The Stormwater Blog 

Contech Stormwater experts discussing Low Impact Development, Onsite Water Management, Rainwater Harvesting and all things Stormwater.

Risers and Cleanouts – The Tip of the Iceberg

Why we need risers?

If you’ve ever walked down a city street and stepped over a manhole with the label “STORMWATER” nestled in the pavement, chances are you’ve skimmed the surface of a detention system. If you were to lift up that manhole lid and peer down into its’ depths, you might be surprised to find a whole underground network of pipes and products designed to prevent flooding and treat stormwater. However, one can’t see an underground grid from the city streets they walk on, which presents a problem to municipalities when maintenance and inspection is an important part of keeping stormwater clean and up to regulation.  Risers play a significant role in maintaining detention systems. They allow inspection crews to enter and visually inspect detention systems to evaluate functionality and determine if maintenance is needed. If a pipe is clogged, or sediment has accumulated in front of the outlet orifice, the riser allows the maintenance personnel to climb down a ladder with a pump to vacuum out the system.

Where to put risers?

Often, an engineer will consider the above ground aesthetics or a desired location for the ring and cover to be located due to other constraints.  However, it is typically the manufacturer’s responsibility to make sure the engineer’s desires make sense with respect to the structural integrity, cost, and functionality of the chosen location.

For the purpose of system inspection, it is recommended that at least one riser per run of pipe is shown over any given detention system. Risers are often staggered on systems with multiple runs (see example below). Staggering the risers is done to improve aesthetics by avoid having a series of manholes next to each other.

If access to a specific location is required, the most convenient entrance is from the same run of pipe.  For similar reasons of access convenience, risers should be located both before and after weirs in detention systems, and almost always close to the outlet of the detention.  Generally, Contech can accommodate most riser locations as long as they do not interfere with welding constraints. One of the most common conversations about risers that Contech engineers encounter is when risers are requested on the elbow of a system, as this would result in overlapping welds which weaken the structure. This is why Contech engineers will recommend placing a riser just upstream of a joint, with the rule of thumb being 1’ away from any welds.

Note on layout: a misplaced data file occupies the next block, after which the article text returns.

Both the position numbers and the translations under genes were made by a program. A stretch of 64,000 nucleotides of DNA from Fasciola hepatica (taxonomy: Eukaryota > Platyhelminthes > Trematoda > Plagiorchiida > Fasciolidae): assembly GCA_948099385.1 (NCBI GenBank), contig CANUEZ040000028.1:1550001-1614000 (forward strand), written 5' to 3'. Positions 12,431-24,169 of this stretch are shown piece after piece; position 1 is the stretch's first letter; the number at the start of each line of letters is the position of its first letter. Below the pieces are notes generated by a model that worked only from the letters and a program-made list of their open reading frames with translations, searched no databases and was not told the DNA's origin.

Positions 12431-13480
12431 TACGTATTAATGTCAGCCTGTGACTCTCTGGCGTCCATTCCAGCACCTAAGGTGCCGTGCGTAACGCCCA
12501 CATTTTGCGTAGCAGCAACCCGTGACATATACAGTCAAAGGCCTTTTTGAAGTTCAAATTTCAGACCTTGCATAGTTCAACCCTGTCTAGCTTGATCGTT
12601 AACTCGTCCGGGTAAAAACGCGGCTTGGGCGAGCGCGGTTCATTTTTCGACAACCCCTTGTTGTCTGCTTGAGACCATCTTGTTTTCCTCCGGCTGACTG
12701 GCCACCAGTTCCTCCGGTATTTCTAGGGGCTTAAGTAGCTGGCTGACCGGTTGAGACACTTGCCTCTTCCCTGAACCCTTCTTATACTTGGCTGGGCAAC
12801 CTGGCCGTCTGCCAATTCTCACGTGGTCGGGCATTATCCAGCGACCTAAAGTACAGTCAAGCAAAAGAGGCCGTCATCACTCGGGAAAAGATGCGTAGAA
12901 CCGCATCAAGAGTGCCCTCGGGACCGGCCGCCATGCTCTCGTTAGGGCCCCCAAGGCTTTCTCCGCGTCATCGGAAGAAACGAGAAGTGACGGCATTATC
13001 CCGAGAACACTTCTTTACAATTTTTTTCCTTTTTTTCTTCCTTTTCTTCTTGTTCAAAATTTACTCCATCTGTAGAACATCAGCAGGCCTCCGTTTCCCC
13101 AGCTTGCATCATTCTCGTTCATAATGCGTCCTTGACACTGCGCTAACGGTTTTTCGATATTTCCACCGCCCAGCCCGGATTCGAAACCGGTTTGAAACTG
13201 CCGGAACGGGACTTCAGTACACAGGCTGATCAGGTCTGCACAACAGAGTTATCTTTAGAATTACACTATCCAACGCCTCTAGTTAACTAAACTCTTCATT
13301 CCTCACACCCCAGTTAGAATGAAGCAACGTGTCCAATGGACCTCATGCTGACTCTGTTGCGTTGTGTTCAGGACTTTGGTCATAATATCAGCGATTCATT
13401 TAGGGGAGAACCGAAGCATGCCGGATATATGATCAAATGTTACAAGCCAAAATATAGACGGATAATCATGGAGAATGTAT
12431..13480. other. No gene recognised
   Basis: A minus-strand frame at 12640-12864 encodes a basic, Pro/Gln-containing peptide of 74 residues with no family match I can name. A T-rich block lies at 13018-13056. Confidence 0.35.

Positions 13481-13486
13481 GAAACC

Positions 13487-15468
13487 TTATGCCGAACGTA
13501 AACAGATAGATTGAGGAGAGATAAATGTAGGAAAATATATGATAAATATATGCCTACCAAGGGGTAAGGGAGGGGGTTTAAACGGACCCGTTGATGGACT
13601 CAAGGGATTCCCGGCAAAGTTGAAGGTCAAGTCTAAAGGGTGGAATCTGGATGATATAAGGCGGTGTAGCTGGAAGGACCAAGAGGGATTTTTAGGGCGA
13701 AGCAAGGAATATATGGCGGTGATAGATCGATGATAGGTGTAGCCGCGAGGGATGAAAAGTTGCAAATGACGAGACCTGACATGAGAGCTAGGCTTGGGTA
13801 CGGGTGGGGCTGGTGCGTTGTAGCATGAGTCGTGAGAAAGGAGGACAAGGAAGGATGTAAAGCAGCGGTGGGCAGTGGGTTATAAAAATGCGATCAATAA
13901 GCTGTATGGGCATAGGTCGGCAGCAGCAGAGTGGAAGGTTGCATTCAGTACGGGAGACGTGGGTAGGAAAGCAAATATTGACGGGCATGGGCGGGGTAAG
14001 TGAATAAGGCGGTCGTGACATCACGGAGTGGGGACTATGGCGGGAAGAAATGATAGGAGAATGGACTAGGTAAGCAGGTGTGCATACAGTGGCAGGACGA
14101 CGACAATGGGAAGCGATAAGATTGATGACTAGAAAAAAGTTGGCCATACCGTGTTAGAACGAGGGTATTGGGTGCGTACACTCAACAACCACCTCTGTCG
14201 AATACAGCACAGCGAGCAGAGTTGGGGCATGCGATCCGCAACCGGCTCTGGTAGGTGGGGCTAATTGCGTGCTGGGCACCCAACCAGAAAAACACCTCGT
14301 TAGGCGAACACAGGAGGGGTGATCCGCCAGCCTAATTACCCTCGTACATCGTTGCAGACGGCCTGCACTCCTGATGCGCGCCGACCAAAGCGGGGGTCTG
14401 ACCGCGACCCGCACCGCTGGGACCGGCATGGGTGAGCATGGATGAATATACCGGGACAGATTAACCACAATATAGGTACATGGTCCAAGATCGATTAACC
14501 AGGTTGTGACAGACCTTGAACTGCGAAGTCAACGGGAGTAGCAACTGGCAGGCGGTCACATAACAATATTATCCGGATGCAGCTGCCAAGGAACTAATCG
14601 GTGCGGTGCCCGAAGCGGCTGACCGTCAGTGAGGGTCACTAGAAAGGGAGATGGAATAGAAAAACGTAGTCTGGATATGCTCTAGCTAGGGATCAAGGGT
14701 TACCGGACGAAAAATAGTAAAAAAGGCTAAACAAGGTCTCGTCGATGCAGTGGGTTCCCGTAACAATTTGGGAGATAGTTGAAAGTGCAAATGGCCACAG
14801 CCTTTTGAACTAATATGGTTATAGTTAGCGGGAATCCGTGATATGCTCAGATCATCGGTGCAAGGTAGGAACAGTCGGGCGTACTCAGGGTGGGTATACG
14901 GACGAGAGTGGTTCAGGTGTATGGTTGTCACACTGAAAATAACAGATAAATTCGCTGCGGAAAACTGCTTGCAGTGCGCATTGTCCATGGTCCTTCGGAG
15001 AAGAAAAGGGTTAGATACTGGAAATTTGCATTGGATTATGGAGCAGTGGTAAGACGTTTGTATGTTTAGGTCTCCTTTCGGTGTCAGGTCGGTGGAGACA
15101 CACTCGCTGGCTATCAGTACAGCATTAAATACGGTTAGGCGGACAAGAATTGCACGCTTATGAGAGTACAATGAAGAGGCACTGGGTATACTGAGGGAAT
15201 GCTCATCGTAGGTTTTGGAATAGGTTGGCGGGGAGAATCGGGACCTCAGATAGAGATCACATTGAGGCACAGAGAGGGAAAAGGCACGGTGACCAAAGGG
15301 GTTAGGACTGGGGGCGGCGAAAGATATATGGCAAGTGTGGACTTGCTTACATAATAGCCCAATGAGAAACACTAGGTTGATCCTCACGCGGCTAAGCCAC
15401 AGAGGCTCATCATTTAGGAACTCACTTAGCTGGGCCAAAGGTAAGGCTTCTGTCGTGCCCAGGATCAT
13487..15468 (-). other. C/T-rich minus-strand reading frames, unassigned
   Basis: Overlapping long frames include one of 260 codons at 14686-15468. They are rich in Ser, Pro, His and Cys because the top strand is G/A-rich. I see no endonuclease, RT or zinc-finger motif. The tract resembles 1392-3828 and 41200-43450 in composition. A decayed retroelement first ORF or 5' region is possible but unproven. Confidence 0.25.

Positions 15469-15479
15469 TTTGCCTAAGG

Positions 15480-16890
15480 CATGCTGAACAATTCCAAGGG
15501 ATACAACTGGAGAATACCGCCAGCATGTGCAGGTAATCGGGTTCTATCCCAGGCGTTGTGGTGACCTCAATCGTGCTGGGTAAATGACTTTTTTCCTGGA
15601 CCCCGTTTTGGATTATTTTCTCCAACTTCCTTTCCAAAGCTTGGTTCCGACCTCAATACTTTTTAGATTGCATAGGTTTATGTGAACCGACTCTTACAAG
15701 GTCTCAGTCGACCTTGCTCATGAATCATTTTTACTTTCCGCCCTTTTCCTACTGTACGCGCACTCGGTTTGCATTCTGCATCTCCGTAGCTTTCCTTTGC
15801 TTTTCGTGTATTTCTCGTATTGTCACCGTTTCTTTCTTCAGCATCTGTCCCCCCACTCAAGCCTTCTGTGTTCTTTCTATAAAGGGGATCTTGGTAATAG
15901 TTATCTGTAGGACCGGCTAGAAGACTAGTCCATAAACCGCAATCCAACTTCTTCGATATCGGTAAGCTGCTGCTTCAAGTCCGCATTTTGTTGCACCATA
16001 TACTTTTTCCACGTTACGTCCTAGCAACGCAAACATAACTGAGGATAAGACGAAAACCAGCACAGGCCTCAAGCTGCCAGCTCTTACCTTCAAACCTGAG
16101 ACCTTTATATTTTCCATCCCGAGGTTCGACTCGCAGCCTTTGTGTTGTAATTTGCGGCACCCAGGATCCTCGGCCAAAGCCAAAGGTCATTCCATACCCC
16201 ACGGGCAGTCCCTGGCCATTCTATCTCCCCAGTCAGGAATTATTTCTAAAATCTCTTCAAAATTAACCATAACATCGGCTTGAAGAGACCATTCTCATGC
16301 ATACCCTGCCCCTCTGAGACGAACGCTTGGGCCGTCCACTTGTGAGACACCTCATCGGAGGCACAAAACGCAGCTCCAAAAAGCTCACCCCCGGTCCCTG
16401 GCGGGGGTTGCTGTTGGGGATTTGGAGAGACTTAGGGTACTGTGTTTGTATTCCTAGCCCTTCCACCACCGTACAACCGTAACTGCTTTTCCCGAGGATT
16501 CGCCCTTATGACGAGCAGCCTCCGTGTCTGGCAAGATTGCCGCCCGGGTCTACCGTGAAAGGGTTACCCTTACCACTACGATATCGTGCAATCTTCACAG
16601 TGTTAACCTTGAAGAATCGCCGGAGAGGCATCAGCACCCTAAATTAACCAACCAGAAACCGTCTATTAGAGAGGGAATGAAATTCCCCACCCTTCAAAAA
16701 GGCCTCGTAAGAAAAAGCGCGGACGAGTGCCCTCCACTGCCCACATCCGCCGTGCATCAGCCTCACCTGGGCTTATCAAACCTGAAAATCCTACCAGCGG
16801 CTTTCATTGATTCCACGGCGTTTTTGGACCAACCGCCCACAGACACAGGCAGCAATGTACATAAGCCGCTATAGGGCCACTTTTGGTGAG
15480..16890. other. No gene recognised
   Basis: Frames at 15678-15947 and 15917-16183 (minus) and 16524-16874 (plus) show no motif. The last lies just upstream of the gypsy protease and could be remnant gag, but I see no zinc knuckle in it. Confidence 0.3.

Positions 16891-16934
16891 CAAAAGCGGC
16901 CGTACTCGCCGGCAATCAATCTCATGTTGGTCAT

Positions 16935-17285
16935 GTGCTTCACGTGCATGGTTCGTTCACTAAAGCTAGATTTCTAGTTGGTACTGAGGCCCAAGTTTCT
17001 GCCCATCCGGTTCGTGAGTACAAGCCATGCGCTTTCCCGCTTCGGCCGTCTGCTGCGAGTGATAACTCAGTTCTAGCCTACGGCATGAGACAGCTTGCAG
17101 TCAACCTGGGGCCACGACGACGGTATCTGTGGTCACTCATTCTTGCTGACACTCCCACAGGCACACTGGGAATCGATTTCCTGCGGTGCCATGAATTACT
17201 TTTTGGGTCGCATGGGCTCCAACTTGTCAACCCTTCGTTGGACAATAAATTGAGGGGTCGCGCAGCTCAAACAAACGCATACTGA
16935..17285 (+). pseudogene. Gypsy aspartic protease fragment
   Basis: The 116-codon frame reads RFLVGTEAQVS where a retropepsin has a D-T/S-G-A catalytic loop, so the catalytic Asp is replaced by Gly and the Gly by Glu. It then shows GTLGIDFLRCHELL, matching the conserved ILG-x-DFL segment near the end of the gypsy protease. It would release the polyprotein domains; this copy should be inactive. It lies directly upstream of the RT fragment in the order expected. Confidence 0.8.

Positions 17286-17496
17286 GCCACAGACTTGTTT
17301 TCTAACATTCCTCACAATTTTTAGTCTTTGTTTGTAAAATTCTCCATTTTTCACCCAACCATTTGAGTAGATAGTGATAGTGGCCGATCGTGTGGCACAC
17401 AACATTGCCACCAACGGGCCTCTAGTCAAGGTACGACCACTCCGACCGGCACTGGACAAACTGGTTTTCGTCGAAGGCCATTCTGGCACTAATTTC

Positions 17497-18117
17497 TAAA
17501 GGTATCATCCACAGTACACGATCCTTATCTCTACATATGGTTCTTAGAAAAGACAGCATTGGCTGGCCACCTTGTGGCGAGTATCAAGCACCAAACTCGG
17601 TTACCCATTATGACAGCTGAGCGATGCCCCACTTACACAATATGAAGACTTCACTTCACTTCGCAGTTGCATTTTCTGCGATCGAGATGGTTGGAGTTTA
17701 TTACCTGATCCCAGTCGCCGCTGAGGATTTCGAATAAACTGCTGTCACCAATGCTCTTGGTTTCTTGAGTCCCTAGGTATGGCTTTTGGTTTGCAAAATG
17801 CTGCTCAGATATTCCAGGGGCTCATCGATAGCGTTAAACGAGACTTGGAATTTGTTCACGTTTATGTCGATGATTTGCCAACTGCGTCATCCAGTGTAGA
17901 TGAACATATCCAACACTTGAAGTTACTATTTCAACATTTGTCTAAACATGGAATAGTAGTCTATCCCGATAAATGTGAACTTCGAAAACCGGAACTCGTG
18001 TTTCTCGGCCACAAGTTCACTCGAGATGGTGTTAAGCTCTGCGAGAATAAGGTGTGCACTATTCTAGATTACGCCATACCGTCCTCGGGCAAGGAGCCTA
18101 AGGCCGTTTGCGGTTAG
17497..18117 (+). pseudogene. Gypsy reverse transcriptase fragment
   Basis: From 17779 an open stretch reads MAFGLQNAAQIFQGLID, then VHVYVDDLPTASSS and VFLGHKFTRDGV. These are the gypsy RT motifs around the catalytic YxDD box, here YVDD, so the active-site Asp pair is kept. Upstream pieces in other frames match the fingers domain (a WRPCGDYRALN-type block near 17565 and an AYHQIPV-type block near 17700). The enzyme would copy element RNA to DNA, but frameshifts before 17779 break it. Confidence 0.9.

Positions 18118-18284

How to size a riser?

While sizes of risers may vary, the most common diameter provided is a 36” round. A three-foot riser is small enough so that it is not very noticeable by the general public but large enough for a person to enter the system. If a ladder is required, Contech recommends a diameter larger than 24”, otherwise the riser can be as small as acceptable for inspection purposes.  Larger diameter risers are also common on large diameter systems. Contech will check the structural integrity of the metal pipe and riser connection for all risers, and especially those with larger diameters to ensure that the riser does not need reinforcing, and if so, ensure that reinforcing is shown and implemented. 

Risers offer a convenience that remain unseen, but are essential to the lifespan and longevity of a stormwater system.  Although risers are the tip of the iceberg so to speak, in the larger world of underground detention, it is nice to know that they can be sized large or small, and used as much or as little as needed, for each project.  

Kaylyn is a Stormwater Design Engineer and Team Lead for Contech Engineered Solutions. She began her career with Contech in June of 2013 supporting the Carolinas and has designed in several states within the Southeast region as well as international. 

Kaylyn received her Bachelor of Science in Agricultural and Biological Engineering from Pennsylvania State University with minors in Environmental Engineering and Engineering Leadership Development.  Kaylyn can be reached at krossi@conteches.com

 

 

 

 

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